Arcie Chapa, manager, Multi-Media Services, University of New Mexico Center for Regional Studies and a filmmaker, has created the hour-long documentary: "Acequias: The Legacy Lives On." She said the hand-built irrigation ditches have enriched the Land of Enchantment since 16th-century Spanish settlers arrived, with many established by the Pueblo Tribes long before. While some stretches are drying up, prompting fears of their extinction, Chapa believes unified communities can help protect the waterways for future generations.
"My dream is that this film somehow brings communities together - because climate change, if we don't start now, climate change is going to force us to become more mutualistic," she said.
The Taos Valley Acequia Association has multiple events starting this Friday in which farmers and volunteers will conduct spring cleaning prior to water being released. Two free screenings of the documentary will be held at Santa Fe's Jean Cocteau theater today and tomorrow (3/21 and 3/22) with additional screenings in Albuquerque next month.
Chapa believes it has been standing-room only for early showings of the documentary because people are hungry to learn more about the acequias and their self-governed history.
"If you are part of an acequia, you have to be a part of that community whether you like each other or not. When it's cleaning day, you go out and clean it. You go out and take care of your section of the acequia that runs through your property," she said.
Most of New Mexico's acequias are concentrated in the upper valleys around smaller rivers and watersheds but some stem from larger rivers, not only providing water for agriculture but also miles of adjacent recreational trails. Chapa hopes the film serves as an inspiration to people to keep them flowing.
"If there's water in the San Luis Mountains at the headwaters of the Rio Grande, then there will be water in the acequias, so we need to protect this infrastructure. It's like one of the people said, 'It's the most important infrastructure that we have in New Mexico,' " she said.
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Groups advocating for clean water in Arizona are applauding an Environmental Protection Agency plan to limit toxic per- and polyfluoroalkyl substances known as PFAS in drinking water.
The agency said its proposal will prevent thousands of deaths, as well as serious health impacts.
John Rumpler, senior clean water director for the group Environment Arizona, called the proposal a "crucial step" to begin the process of cleaning up the nation's drinking water and preventing further contamination.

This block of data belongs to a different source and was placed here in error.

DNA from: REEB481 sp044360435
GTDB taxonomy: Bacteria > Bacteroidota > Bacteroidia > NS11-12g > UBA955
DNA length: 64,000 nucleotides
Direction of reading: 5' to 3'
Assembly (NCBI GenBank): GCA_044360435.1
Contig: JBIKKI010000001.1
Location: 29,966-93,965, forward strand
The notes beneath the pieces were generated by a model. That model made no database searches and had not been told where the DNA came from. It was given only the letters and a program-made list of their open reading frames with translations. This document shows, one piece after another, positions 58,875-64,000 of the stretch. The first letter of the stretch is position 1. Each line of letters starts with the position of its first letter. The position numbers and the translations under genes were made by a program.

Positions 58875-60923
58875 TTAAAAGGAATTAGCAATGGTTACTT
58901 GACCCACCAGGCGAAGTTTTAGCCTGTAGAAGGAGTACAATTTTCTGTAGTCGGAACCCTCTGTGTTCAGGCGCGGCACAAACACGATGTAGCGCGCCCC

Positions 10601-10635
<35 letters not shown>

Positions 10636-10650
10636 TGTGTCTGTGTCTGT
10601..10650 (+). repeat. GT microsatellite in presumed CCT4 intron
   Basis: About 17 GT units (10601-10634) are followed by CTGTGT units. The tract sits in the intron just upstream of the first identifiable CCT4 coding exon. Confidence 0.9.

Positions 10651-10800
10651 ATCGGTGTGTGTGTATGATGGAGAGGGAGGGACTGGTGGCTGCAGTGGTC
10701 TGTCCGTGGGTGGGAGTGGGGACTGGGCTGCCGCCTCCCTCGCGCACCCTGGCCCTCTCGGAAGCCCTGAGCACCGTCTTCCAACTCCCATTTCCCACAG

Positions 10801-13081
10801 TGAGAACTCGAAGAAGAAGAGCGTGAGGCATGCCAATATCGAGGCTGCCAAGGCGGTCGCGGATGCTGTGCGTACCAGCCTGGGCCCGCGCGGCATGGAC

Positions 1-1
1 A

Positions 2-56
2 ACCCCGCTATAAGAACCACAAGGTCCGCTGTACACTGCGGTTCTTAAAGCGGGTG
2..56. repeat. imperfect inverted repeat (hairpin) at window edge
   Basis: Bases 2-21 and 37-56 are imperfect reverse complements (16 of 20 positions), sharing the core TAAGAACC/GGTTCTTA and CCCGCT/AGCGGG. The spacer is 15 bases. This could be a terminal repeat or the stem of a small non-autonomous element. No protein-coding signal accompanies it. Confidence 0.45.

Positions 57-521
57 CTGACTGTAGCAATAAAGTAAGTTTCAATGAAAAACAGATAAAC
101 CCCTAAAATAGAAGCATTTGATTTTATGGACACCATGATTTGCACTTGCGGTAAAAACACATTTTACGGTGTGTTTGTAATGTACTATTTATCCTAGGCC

He added PFAS chemicals are used in various industry and consumer products and said the country should not be trading "convenience for cancer."
"There are safer alternatives and that's really where the solution needs to go," Rumpler contended. "Not just setting these limits on these chemicals in our drinking water, but getting to the root cause of the problem, which is the ubiquitous use of these toxic chemicals in the first place."
The proposal would require public water systems to monitor the levels of six kinds of PFAS. Rumpler noted the aim is to protect drinking water from all of them, but the EPA is acting on the science to limit two of the chemicals at four nanograms per liter of water, and regulate the combined amount of the other four.
Rumpler stressed setting a strong, health-based limit on these chemicals will also send a message to chemical manufacturers and users to move to safer alternatives. He added last year, 3M announced it is moving away from using and producing the so-called "forever chemicals," and suggested other companies follow suit.
Rumpler acknowledged some states have or are considering laws to limit PFAS in water, but thinks more national leadership is needed.
"We saw it under President Biden's leadership with the Bipartisan Infrastructure Law, $9 billion going to help communities," Rumpler pointed out. "But of course, this step that we just saw this week is the critical other half of that puzzle."
The EPA will hold a public hearing on the proposal May 4. Registration is required and the last day to do so is April 28. The agency expects to finalize its plan by the end of this year. Water utilities would then have three years to comply.